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Federal Reserve warns U.S. payments ecosystem of synthetic identity fraud risk

Synthetic identity fraud is a serious and growing problem in the U.S., and can only be dealt with through a collaborative effort by all payment industry stakeholders, according to a white paper published by the Federal Reserve.

Synthetic identity fraud is the fastest growing financial crime type in the U.S., by some accounts, and the whitepaper on “Synthetic Identity Fraud in the U.S. Payment System, A Review of Causes and Contributing Factors” attempts to define the issue and raise awareness of it.

According to the report, fictitious identities take advantage of gaps in the credit process to commit fraud. A criminal actor can create a synthetic identity with stolen or fabricated personally identifiable information (PII), apply for credit using the synthetic identity, repeat applications until approved, develop a positive credit history, and then “busting out,” or spending the full amount available in credit before vanishing.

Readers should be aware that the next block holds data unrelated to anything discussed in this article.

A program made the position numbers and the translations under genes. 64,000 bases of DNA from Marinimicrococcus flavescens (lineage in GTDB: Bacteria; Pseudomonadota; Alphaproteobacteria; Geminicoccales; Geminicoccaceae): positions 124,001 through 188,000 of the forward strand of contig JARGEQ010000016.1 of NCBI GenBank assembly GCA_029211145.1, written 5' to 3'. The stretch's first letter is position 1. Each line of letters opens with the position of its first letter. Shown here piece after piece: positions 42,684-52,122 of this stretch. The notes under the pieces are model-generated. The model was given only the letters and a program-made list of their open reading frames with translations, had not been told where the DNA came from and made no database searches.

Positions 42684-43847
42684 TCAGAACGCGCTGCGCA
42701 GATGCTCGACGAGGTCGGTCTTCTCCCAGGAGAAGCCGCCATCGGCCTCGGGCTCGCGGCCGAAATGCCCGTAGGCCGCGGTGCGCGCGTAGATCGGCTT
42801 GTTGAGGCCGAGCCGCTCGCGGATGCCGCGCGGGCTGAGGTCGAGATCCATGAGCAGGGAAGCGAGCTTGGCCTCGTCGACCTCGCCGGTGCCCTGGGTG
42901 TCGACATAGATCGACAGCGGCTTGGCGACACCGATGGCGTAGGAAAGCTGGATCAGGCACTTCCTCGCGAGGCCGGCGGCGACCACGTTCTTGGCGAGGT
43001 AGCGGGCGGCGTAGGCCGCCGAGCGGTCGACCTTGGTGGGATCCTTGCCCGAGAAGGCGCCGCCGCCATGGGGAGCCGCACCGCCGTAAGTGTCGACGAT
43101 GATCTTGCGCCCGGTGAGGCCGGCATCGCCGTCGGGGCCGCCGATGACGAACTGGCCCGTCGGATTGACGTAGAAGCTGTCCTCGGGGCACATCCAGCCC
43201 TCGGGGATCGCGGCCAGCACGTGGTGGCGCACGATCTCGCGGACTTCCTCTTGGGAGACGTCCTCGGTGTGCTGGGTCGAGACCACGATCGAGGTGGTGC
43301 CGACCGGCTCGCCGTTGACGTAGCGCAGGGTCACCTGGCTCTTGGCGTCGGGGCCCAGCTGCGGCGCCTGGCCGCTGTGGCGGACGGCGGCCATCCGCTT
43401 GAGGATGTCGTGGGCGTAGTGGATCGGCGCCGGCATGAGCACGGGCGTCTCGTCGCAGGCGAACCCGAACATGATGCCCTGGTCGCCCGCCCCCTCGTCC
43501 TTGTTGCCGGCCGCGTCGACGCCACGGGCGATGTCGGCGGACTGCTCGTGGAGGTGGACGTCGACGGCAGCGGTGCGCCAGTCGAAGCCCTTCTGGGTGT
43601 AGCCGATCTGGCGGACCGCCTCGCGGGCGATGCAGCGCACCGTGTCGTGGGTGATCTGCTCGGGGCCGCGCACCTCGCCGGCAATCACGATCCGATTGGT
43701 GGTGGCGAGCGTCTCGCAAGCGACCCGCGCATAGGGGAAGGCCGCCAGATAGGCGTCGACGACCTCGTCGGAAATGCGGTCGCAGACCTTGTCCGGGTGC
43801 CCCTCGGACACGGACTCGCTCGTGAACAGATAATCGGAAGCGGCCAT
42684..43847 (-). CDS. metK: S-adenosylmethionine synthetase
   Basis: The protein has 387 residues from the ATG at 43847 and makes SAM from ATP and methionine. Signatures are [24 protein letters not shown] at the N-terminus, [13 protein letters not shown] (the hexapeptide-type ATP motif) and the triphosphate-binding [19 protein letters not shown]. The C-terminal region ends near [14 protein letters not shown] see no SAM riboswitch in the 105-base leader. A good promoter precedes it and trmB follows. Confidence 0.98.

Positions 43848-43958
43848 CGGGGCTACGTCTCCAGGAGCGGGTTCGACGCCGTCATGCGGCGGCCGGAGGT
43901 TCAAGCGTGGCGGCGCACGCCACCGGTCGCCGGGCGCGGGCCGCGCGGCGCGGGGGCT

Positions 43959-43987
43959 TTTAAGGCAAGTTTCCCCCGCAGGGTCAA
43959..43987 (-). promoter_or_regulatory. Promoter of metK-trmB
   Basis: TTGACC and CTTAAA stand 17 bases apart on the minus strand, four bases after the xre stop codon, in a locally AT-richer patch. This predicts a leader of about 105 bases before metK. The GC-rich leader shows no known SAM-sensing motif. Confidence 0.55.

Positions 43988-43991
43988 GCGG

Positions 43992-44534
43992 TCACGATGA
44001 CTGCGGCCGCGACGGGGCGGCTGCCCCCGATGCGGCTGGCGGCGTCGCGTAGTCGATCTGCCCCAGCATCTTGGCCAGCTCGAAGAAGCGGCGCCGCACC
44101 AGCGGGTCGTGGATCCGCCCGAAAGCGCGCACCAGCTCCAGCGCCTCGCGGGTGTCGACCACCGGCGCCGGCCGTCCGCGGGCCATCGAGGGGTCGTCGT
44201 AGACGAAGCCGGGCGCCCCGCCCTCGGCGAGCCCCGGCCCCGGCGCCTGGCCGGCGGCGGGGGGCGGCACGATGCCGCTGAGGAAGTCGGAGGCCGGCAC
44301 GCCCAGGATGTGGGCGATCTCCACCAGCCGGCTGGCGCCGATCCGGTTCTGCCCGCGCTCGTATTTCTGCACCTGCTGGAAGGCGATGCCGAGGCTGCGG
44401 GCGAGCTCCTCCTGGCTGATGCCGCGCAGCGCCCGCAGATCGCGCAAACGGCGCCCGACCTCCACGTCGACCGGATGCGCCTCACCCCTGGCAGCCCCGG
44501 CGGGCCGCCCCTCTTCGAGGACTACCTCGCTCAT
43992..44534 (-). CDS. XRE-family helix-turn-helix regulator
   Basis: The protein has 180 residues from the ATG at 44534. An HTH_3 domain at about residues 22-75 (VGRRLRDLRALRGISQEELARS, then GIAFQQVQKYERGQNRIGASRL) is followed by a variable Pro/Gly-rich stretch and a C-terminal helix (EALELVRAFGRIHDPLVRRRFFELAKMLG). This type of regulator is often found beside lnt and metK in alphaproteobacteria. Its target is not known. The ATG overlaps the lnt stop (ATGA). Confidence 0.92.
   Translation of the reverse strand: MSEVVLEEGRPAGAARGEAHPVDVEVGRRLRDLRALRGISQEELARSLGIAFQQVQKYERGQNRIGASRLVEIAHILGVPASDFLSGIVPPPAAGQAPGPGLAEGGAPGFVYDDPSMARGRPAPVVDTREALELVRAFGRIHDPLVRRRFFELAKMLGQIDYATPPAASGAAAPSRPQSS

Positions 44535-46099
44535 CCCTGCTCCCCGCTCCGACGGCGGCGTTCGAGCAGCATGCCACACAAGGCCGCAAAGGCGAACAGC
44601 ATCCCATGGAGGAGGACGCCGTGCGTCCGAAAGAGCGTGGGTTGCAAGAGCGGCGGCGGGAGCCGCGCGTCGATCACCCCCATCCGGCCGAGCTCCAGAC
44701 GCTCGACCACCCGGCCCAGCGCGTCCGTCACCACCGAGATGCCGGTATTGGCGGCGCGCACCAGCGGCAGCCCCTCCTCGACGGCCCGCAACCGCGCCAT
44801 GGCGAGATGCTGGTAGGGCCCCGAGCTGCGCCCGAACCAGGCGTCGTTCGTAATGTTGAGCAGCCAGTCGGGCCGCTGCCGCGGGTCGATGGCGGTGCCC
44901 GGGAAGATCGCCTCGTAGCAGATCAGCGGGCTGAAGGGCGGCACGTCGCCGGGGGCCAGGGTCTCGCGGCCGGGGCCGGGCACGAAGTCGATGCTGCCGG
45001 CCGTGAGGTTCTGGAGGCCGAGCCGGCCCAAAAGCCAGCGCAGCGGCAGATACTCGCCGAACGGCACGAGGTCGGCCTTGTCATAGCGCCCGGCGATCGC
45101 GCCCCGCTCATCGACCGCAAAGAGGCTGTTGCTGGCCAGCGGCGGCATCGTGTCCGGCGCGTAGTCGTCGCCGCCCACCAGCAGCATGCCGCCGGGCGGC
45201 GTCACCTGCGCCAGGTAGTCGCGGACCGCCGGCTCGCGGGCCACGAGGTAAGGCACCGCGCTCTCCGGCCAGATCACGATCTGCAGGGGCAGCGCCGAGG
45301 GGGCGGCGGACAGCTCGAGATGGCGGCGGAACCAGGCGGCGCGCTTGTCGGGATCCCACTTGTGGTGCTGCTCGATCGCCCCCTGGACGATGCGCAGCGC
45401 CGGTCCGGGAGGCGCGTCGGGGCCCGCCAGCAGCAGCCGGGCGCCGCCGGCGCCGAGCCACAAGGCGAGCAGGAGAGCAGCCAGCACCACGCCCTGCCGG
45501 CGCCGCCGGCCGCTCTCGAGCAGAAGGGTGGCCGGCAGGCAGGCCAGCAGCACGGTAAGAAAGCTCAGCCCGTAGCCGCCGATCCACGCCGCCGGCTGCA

Synthetic identities are generally created with real Social Security numbers stolen from real people, often the very old or very young, who are less likely to notice fraudulent activity from their credit history. PII can be found, with increasing ease, from breached information available on the dark web, and post office boxes and social media accounts can be used to simulate additional personal information.

The whitepaper details a ring of 18 conspirators who were arrested by the Department of Justice in 2013 after carrying out at least $200 million, and possibly as much as $1 billion, in fraud with synthetic identities.

The total cost to U.S. lenders of synthetic identity fraud in 2016 was $6 billion, the Fed estimates in the report.

Biometrics have been pitched as a means of stopping synthetic identity fraud, but BioCatch argued in late-2018 that all static identity elements are ineffective against synthetic identity fraud, with behavioral biometrics offering more effective protection.

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